Industry Culture in FM - Professionalism & Partnership vs. Rip-off & Exploitation

GEFMA Lounge as a panel discussion at the TH Nuremberg

On 19.04.2018, the GEFMA Lounge Bayern-Nürnberg implemented a completely new event format: a podium discussion. The topic was the sector culture in the FM: professionalism & partnership vs. rip-off & exploitation. How do we want to conduct business in the future?

Leading the discussion, Ulrich Glauche (Rödl & Partner) sensitized discussion participants and audiences with his keynote speech in which he said that the years of initial euphoria (1994-1996) were followed by years of disillusionment. The FM market as a whole (by volume and number of employees) and the GEFMA had developed positively. Unsatisfactory self- and external-perceptions however remain intact (Image, INservFM, policy). The sector lacks its own training profession and it will have to cope with increasing skills shortages, price dumping, under performance, and ever shorter contract timescales. Last but not least, he reflected on the exploitation of suppliers and employees, the cycle of mutual blame between AG and DL, and the wide-spread tolerance of violations of law, e.g., minimum wage legislation.

Prof. Klaus Heying (Technical University of Nuremberg) steered and enriched the discussion with his excellent moderation. Anke Klein (Brochier), Boris Blum (NUREMBERGER), Jochen Meier (Dorfner), Hans-Peter Klein-Schell (adidas), Prof. Klaus Heying (TH Nuremberg), Richard Weller (Alpha IC), Andreas Wokittel (SPIE), Ulrich Glauche (Rödl & Partner), Sebastian Hölzlein (Alpha IC) and René Hessenauer (Airport Nurem-berg) participated in the podium discussion.

In his function as a moderator, Prof. Heying asked critical questions of the participants: how do we address the FM industry image and sector behavior issues?

All podium participants recognised the description of the FM sector. A profound commitment to FM and thus confident professionalism was evident in the discussion.

How do we deal with the shortage of skilled workers?

Is the FM an attractive market for workers? Are salaries high enough? Are the opportunities of interest to skilled workers?  Podium participants answered these in the affirmative and supported their assessment with interesting practical examples. Klein also asserted that FM apprenticeships could help meet the demand for qualified experts in technical plant engineering. Glauche said the service robots would not come into use in time to catch up on the skills shortage. Nevertheless, the industry can become more attractive to potential applicants and the next generation.

How do we design future tendering processes that do not focus solely on price?

"Too many working in procurement have too much power." A possible way out of this dilemma is in the assignment of contracts to service providers: offers based on low-paid work must be rejected "said Wokittel. Weller confirms that the quality suffers as a consequence of low prices. Citing Adidas as an example, Klein-Schell pleaded for open-book models that consider both sides to the contract according to a transparent procedure. External consultants can act as mediators in such cases. Hessenauer made it clear that, in addition to the price, further qualitative criteria should be included in a value-oriented bidding process, e.g. corporate culture, staffing, and references. Other options would be approaches such as in Switzerland or Swe-den where the most expensive and the cheapest offers are eliminated in the first step.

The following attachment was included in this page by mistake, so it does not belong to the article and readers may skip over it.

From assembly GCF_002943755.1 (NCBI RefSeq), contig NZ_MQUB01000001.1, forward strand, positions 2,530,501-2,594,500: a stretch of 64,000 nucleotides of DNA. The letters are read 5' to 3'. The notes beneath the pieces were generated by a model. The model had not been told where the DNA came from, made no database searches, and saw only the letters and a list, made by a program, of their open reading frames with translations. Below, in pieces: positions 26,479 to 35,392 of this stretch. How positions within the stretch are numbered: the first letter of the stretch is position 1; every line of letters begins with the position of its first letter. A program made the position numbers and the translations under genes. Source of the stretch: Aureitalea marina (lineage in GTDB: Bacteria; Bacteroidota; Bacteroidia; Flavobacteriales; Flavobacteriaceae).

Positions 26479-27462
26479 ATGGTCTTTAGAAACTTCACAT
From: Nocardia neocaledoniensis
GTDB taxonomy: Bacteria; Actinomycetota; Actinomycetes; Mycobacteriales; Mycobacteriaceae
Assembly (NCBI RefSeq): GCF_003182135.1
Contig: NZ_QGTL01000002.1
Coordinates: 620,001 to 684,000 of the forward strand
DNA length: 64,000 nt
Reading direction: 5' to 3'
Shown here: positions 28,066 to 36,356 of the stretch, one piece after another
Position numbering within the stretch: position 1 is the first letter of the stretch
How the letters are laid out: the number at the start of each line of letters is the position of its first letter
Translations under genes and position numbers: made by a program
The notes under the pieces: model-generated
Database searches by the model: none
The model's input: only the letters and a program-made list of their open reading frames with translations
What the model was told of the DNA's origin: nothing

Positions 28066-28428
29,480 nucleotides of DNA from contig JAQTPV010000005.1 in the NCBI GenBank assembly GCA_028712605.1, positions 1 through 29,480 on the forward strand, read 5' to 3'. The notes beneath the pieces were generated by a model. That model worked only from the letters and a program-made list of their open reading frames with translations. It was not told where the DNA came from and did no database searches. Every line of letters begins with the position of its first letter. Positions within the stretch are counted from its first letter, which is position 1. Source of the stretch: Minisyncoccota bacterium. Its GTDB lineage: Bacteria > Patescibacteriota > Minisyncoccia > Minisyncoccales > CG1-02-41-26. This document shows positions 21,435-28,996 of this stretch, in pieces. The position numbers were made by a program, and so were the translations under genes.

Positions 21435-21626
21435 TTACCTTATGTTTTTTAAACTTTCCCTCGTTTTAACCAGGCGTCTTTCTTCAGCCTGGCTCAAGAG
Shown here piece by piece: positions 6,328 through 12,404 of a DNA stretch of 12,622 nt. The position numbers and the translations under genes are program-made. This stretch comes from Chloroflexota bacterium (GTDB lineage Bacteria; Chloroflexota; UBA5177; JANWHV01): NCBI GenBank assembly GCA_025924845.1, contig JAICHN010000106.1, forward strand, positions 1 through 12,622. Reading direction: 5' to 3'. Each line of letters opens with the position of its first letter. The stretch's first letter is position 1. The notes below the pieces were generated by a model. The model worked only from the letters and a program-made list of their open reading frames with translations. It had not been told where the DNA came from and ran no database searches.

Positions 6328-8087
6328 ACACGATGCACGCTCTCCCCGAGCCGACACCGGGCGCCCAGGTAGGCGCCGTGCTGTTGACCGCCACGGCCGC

How do we make the FM industry "sexy"?

Blum and Klein-Schell confirmed that from the point of view of some clients, FM is regarded as secondary to their company's main purpose. Heying made the point that taking FM for granted should not lead to secondary procedures. A primary process-oriented and self-confident approach to performance is needed on the service provider side. According to Hölzlein, the goal must be to emphasize the great importance of the influence of the FM on the corporate purpose. A second-ary status does not mean to it should be ranked as second to other functions: FM itself adds value. Weller also emphasized the great potential for positive social and environmental effects from FM. Tradition and appreciation of value also play a major role at Dorfner due to its background as a family business. Also the term ‘facility management’, which is often equated with janitorial activities, was discussed. At Adidas, for example, the FM department is now called "Global Workplaces".

The FM industry needs to rethink: initiate image campaign focusing on young and innovative target groups approach with an increased appreciation of people and their activities in the FM environment.

Which conclusion do we draw?

In spite of the different perspectives, all participants were united on one point: working in the FM sector is fun, the work has many facets and offers a wide range of innovative development opportunities, especially with regard to digital transformation. Due to the market development, the FM industry is already benefiting from increased recognition and a higher status. The participants are convinced that a stronger internal positioning in the industry resulting in more self-confidence would have positive effects how the sector is perceived.

Ulrich Glauche


Prof. Klaus Heying




































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